Dr. Barbara Shinn-Cunningham is a Professor of Cognitive and Neural Systems and Biomedical Engineering at Boston University and a National Security Science and Engineering Faculty Fellow.
As an engineer who also happens to be a musician, studying how we hear was a natural choice for me when I entered graduate school. What I didn’t realize back then was that work I do would have implications for hundreds of thousands of returning American war veterans who have service-related hearing injuries, not to mention the tens of millions of civilian Americans who have hearing loss.
In many social settings, like a cocktail party, multiple sounds reach the ears from all different directions. Normal-hearing, young, healthy listeners are good at focusing on whatever source they are interested in (like the attractive lawyer they just met) and ignoring other sounds (the snob opining about the hint of grapefruit is his chardonnay, the couple bickering about their finances, …). In other words, most listeners are able to filter out unwanted sound sources and focus on what sound is important, a process known as “selective auditory attention”.
Understanding when and how selective auditory attention fails is a problem that has real consequences in every walk of life. Imagine not being able to converse with your spouse at the dinner table because of the rambunctious antics of your three young children, or not being able to understand a command directed at you during a critical moment on a battlefield. Failing to filter out unwanted sounds can lead to catastrophic outcomes, from social isolation to life-threatening decision errors.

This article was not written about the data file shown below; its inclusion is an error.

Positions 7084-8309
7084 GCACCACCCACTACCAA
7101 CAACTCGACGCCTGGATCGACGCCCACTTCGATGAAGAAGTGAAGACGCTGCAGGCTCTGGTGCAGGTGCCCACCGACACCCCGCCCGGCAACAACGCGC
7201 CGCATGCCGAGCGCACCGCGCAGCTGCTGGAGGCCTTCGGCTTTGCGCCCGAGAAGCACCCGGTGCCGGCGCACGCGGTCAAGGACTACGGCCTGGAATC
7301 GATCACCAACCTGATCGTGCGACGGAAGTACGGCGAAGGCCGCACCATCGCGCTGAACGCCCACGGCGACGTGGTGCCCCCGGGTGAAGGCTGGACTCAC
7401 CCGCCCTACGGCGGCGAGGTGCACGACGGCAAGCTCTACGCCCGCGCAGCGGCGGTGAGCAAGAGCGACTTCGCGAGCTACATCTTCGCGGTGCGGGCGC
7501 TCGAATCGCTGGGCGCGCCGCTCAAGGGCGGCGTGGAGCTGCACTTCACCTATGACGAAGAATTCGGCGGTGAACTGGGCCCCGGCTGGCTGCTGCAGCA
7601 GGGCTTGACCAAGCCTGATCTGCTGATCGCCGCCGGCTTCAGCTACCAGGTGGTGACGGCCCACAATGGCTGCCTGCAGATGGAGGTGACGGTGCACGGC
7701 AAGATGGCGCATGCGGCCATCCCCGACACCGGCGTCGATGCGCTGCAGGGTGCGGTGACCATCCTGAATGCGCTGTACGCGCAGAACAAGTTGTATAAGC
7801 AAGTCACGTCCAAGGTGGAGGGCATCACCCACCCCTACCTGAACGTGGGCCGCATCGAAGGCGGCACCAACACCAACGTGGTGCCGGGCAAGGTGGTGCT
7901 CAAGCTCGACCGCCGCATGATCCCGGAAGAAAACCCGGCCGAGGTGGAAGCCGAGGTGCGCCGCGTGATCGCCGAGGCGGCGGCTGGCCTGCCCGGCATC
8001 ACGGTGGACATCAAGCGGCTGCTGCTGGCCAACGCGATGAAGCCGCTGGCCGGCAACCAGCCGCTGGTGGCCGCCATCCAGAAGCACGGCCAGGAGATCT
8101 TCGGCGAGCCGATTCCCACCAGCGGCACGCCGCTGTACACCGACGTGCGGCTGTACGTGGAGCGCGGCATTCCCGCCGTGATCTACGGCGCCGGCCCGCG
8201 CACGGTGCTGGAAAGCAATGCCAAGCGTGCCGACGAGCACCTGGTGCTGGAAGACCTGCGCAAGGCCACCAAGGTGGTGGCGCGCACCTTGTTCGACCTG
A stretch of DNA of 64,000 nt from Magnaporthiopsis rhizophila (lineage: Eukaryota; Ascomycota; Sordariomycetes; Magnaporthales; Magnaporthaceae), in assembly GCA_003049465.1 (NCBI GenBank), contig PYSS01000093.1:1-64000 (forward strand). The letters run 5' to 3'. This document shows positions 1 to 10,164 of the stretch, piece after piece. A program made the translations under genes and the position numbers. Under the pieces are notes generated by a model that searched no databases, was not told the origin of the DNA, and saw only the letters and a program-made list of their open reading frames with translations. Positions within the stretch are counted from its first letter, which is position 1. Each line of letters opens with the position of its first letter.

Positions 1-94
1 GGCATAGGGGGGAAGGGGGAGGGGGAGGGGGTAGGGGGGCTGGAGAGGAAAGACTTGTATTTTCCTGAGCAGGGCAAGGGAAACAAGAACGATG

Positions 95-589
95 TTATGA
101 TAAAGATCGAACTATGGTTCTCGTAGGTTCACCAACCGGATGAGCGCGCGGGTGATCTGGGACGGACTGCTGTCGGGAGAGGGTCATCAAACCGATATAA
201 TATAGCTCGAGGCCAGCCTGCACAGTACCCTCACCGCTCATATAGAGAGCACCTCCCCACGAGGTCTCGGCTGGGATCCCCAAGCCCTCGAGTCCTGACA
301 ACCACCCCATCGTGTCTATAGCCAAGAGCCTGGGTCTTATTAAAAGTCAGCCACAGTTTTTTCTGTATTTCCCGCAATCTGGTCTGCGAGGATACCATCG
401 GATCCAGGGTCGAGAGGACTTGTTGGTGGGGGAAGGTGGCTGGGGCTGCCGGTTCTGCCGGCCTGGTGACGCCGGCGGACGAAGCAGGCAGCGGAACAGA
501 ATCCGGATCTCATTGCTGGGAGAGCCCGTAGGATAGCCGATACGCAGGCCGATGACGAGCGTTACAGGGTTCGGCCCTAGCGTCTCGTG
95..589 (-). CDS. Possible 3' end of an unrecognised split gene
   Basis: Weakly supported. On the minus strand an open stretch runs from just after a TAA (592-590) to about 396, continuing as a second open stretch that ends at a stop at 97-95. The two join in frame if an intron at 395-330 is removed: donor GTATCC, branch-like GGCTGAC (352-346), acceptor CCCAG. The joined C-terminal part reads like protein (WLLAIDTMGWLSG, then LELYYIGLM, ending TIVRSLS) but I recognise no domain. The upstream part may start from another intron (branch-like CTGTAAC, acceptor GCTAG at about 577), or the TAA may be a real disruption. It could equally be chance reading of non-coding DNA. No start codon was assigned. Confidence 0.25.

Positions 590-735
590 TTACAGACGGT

Unfortunately, the ability to make sense of the cacophony that reaches our ears is not equally easy for everyone. Even mild hearing loss, early aging, or seemingly modest cognitive disabilities can degrade a listener’s ability to suppress unimportant sound and understand key messages.
My work explores what parts of the brain are involved in selective auditory attention, exploring how different brain areas interact to control what we hear in a complex mixture of sound. By measuring how the brain reacts to different sound settings, we are trying to both understand what can go wrong when listeners have difficulty, and design ways to present sound that is robust and that ensures that critical messages “get through” the noise.
We are working towards next-generation auditory displays and assistive listening devices that take into account how the brain selectively attends to sound. While much of what we are doing is to improve communications for people in stressful, chaotic situations, I am even more motivated by the ways such work can break down barriers that keep many returning veterans from being able to communicate with family and friends in everyday settings.
For information about hearing issues in veterans, visit http://www.ncrar.research.va.gov.
For more general information about hearing issues, visit the American Speech-Language-Hearing Association at http://www.asha.org.
Learn more about Dr. Shinn-Cunningham and her research at http://cns.bu.edu/~shinn.